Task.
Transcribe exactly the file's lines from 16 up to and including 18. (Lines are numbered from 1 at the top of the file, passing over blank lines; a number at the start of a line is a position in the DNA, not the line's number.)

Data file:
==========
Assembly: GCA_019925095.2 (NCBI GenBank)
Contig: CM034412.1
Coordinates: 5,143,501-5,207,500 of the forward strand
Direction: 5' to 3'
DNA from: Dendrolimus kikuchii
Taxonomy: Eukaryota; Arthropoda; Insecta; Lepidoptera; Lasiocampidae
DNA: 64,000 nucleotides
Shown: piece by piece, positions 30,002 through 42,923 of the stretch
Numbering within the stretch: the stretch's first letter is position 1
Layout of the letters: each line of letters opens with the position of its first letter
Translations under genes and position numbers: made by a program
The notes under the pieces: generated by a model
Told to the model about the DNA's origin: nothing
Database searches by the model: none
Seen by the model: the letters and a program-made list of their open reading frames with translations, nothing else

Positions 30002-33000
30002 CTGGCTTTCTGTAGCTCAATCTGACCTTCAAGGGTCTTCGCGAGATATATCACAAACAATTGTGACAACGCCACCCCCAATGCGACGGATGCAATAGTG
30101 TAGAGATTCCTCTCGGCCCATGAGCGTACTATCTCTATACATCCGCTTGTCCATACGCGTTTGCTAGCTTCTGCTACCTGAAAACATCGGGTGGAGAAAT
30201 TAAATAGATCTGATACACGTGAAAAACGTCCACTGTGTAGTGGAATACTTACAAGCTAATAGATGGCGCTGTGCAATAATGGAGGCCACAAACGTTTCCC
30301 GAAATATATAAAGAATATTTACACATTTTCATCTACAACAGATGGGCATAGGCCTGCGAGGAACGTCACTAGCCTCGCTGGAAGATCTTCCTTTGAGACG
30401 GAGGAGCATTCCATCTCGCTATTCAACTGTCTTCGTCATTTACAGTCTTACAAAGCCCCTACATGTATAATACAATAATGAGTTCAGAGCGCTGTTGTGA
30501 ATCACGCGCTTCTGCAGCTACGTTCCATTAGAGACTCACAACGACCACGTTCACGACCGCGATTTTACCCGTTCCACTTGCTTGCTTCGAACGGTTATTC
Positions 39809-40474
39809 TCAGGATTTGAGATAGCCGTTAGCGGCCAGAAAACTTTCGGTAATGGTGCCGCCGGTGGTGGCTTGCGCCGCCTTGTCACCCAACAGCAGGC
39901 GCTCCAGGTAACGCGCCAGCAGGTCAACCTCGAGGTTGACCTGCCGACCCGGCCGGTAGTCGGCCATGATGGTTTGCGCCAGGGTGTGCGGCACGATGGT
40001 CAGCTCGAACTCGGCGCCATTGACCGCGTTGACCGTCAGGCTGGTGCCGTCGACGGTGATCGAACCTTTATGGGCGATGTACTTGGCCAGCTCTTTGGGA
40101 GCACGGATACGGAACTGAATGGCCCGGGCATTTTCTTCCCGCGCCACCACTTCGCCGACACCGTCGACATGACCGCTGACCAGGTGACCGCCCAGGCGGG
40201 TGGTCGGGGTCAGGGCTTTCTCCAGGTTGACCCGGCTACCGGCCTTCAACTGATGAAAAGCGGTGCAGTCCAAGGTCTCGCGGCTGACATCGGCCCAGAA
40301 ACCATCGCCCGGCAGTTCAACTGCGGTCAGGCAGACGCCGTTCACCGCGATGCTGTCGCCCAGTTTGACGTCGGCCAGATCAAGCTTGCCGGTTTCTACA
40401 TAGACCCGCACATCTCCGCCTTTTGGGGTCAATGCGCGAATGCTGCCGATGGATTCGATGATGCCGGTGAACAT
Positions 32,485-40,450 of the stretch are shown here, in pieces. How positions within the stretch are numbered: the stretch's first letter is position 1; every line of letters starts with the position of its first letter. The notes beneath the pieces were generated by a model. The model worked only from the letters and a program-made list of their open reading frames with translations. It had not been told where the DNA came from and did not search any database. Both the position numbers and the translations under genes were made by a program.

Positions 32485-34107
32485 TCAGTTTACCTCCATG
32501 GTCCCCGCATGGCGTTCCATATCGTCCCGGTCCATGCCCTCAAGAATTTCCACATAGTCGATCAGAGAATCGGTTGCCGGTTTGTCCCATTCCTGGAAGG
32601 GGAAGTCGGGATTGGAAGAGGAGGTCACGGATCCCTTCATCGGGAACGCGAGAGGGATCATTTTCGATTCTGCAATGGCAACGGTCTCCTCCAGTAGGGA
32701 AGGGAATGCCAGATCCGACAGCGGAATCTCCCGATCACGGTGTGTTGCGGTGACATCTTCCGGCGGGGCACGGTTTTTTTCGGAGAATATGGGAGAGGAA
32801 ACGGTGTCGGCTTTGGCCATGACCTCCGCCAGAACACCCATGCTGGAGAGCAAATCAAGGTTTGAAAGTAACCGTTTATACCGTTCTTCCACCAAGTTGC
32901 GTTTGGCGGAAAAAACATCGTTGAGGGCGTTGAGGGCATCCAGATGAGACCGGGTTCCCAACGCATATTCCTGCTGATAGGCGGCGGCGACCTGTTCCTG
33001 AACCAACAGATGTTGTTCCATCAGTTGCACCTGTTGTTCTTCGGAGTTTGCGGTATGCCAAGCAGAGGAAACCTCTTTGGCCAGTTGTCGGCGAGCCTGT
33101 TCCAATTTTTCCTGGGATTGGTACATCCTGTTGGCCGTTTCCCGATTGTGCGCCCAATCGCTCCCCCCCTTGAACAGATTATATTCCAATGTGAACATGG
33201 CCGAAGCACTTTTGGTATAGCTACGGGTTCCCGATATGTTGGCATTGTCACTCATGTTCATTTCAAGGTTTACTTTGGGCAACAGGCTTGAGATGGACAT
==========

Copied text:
Positions 30002-33000
30002 CTGGCTTTCTGTAGCTCAATCTGACCTTCAAGGGTCTTCGCGAGATATATCACAAACAATTGTGACAACGCCACCCCCAATGCGACGGATGCAATAGTG
30101 TAGAGATTCCTCTCGGCCCATGAGCGTACTATCTCTATACATCCGCTTGTCCATACGCGTTTGCTAGCTTCTGCTACCTGAAAACATCGGGTGGAGAAAT